Comparative analysis

Published: 2021-06-26 00:35:04
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Comparative Analysis of Josie Appleton’s article “The Body Piercing Project” and Bonnie Berkowitz’ “Tattooing Outgrows Its Renegade Image to Thrive In The Mainstream”. Traditionally, tattoos were meant for sailors, soldiers, bikers and gangs. Along with several changes in the industrialized and technological society of the twenty-first century, the standard for getting body modifications have altered as well. Everyday, people are willing to get permanently marked as an individual choice rather than the customarily perception of belonging to a certain group.
Tattoo and piercing shops are not seen as “the backstreet” of the commercial civilization today, it is somewhat an expected sight in all public places. Josie Appleton in “The Body Piercing Project” and Bonnie Berkowitz in “Tattooing Outgrows Its Renegade Image to Thrive In The Mainstream” successfully informs and argues with the purpose of showing how the view on body modification has changed. Appleton and Berkowitz successfully inform the audience of how body modification has been more socially accepted in the industrialized society due to changes.
“The Body Piercing Project” by Appleton explains how tattoo shops have been opening in other environments than the traditionally perceived suitable spaces. As Appleton writes in her article, “The opening of a tattoo and piercing section in the up-market London store Selfridges shows that body modification has lost its last trace of taboo,” indicates that the tattooing industry has found their place even in the high-end market, a completely different environment than previously proper.
Due to the change and expansion of the business it is seen as a service for the general public- everyone from teenagers, men in suits and middle aged women, to the traditional wearers. In the article “Tattooing Outgrows Its Renegade Image to Thrive In The Mainstream,” Berkowitz agrees that the practice is now socially acceptable because of changes in the industry. Berkowitz is informing how the industry is not only of general interest and acceptance, but also that the business is safer because of the approval by writing that “Now it’s 2011 and you want a tattoo.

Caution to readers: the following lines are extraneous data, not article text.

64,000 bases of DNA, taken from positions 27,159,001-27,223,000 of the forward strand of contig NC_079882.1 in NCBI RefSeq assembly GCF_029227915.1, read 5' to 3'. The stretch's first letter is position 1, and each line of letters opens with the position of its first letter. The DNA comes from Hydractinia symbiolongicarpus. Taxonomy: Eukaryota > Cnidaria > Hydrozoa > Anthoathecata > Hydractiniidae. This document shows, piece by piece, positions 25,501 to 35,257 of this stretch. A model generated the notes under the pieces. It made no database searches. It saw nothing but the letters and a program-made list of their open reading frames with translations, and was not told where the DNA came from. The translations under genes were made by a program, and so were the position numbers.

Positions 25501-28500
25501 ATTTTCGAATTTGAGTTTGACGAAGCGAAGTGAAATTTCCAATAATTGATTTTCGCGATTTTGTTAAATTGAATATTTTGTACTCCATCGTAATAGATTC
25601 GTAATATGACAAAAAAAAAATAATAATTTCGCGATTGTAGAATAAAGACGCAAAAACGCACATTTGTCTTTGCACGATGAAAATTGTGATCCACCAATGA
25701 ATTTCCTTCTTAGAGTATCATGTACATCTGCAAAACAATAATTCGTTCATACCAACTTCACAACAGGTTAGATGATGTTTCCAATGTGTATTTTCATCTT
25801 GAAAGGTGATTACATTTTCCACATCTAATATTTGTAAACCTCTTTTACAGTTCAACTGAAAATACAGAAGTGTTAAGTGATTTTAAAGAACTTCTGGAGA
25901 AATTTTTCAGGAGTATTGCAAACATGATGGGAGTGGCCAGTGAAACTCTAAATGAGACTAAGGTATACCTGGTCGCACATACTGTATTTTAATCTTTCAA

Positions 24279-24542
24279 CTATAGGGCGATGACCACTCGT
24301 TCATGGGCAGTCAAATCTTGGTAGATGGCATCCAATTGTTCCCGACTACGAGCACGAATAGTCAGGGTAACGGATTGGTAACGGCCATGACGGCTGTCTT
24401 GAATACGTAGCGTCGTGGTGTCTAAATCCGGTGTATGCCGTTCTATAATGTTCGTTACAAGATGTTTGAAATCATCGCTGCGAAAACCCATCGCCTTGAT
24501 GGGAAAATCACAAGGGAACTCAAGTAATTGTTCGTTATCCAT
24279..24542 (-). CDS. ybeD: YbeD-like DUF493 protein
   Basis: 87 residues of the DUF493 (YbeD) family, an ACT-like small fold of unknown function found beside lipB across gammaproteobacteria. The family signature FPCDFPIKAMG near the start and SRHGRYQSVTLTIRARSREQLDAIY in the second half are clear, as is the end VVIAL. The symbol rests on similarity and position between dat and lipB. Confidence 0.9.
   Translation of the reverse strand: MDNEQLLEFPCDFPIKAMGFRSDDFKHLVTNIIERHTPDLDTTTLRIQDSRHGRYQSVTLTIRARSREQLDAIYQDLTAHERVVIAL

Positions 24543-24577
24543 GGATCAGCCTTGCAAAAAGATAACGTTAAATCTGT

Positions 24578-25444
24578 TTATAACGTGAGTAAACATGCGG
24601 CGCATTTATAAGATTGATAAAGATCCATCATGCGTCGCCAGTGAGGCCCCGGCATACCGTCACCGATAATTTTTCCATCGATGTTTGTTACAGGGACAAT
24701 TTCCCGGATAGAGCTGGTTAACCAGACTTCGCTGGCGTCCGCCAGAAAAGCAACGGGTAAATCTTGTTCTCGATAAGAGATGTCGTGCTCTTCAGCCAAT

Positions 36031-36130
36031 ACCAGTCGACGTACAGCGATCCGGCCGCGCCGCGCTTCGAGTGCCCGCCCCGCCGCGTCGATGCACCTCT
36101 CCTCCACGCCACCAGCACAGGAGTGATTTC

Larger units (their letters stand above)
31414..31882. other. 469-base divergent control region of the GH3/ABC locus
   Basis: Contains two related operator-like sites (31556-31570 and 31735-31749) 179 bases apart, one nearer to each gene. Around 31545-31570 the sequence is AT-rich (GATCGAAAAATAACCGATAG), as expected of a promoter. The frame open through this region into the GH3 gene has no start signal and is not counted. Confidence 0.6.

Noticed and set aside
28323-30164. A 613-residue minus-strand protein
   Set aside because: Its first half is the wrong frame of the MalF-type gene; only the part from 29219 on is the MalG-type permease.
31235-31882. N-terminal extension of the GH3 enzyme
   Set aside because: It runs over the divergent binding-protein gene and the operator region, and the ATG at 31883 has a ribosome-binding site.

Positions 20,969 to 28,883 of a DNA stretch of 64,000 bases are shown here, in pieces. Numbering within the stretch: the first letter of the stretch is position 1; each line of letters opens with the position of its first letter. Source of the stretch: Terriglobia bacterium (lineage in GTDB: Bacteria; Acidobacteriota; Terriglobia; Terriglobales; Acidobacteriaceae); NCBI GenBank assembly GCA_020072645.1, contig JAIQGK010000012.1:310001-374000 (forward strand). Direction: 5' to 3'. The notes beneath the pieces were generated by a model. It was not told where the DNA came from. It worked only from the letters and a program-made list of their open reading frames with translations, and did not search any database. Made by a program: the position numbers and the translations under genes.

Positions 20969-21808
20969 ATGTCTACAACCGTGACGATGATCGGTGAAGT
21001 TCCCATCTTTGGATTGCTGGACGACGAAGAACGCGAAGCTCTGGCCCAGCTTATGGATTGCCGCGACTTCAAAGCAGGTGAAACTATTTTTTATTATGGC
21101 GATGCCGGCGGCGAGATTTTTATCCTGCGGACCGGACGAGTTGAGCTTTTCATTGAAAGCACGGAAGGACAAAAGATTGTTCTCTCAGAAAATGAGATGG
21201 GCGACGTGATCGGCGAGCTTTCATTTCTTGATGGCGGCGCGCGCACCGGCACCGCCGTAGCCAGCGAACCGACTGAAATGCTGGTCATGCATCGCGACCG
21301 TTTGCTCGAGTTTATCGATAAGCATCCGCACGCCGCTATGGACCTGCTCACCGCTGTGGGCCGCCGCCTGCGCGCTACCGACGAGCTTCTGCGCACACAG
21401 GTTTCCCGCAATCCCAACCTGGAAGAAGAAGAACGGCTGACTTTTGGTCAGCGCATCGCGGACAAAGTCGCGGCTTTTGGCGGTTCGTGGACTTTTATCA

In a private room, the gloved artist unwraps sanitized equipment and chooses from dozens of colors of vegan-friendly ink” (Berkowitz par. 2). The two articles by Appleton and Berkowitz agree that the forum for and acceptance of body modification has changed. On the other hand, they part on their focus on why this is a fact. Appleton informs on how people are accepting the concept of body modification by including the industry in new environments. Berkowitz informs how the general public is accepting the industry because of the safer methods used today.
The two articles by Appleton and Berkowitz are successfully arguing how the reason for people wanting body modification has altered. Traditionally, people would get tattoos as a sign of camaraderie, but today, tattooing is something more individual. In “The Body Piercing Project,” Appleton interviews 37-year-old Sarah who wants to get her navel pierced for aesthetic reasons (161). Additionally, Appleton writes how the tattoo artist Greg thinks that several people today are getting tattoos for “self-empowerment”- to create a personal identity (161).